Some fully remote, some in person, Teaching Roundtables typically begin with two BC faculty briefly sharing their thoughts about a particular teaching question, followed by open discussion with the group. Faculty and graduate student instructors are welcome to attend.
The Center for Teaching Excellence is committed to providing equal access to its events and programs. Individuals with disabilities who anticipate needing accommodations or who have questions about physical access may contact firstname.lastname@example.org.
Navigating Self-Disclosure in the Classroom
Wednesday, March 16, 2:00-3:00 (via Zoom)
Prior to COVID-19, many instructors brought intentionality and deep thought to self-disclosure in their classrooms, as whole bodies of literature from queer and disabled scholars on “coming out” in the classroom attest. Even instructors who didn’t think as deeply about self-disclosure still exercised some control over their teaching personae by curating what personal information they shared. But a year and a half of remote and hybrid teaching disrupted that norm for many, as everything from family configuration to health status was often disclosed by necessity or happenstance. As we reacquaint ourselves with the physical classroom, we have an opportunity to reconsider our approach to self-disclosure, its potential benefits and costs, in our current context. Join your colleagues to hear about how they think about self-disclosure in their teaching before sharing your own questions and experiences. The session will begin with brief reflections from Tara Casebolt (MCA&S Honors Program) and Stacy Grooters (CTE) and then shift to open discussion.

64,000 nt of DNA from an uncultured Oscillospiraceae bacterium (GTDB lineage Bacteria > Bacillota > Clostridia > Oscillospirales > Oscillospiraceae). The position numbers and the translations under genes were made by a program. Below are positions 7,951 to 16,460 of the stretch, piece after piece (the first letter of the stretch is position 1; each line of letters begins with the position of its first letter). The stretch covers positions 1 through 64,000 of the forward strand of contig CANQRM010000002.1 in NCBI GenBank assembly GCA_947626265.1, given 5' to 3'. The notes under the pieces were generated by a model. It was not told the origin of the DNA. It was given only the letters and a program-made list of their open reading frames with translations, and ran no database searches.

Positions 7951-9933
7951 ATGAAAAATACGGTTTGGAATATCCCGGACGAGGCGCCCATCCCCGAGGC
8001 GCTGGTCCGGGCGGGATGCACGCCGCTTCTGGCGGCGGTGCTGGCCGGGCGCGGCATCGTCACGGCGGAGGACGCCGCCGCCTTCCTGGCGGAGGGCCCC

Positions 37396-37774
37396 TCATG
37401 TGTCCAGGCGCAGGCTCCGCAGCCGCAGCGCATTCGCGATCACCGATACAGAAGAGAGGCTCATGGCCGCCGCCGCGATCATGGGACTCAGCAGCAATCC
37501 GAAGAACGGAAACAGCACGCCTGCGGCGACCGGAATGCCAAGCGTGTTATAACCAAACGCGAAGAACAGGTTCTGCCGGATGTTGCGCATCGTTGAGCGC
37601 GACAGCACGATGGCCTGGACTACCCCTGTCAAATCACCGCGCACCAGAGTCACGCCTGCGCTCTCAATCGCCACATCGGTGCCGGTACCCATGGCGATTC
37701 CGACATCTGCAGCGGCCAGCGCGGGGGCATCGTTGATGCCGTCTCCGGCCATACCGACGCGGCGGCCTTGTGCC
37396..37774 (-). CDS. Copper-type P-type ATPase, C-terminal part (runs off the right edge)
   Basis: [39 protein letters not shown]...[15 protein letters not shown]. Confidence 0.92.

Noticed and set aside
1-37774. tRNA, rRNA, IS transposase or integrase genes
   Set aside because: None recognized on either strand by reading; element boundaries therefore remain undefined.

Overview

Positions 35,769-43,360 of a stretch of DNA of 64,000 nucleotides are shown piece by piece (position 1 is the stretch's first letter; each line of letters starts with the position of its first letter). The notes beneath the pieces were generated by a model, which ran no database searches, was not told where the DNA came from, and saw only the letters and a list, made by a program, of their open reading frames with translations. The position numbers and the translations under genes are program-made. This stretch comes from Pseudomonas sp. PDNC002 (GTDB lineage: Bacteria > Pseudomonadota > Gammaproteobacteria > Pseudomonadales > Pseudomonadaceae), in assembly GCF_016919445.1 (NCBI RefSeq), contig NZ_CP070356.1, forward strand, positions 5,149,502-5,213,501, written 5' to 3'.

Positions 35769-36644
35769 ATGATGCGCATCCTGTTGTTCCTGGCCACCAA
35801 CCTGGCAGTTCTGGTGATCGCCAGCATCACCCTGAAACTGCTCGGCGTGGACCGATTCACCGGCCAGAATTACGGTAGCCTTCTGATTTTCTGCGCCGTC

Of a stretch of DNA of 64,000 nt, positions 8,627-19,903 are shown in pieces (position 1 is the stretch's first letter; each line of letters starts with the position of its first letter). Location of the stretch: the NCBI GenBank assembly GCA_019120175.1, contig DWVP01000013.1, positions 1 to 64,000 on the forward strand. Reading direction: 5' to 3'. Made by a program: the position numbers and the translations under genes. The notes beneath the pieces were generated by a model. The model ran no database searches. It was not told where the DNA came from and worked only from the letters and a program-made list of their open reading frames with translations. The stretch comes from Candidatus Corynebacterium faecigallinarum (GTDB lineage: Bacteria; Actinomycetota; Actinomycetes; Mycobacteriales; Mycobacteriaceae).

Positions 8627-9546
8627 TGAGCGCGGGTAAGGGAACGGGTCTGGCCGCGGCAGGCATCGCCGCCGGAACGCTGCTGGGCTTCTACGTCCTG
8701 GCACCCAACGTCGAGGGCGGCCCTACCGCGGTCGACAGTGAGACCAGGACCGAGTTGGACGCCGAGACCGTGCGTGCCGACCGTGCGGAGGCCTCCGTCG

Register for Teaching Roundtable: Navigating Self-Disclosure in the Classroom
Exploring Trauma Informed Approaches to Contemplative Pedagogy
Thursday, September 23, 2:00-3:00 (via Zoom)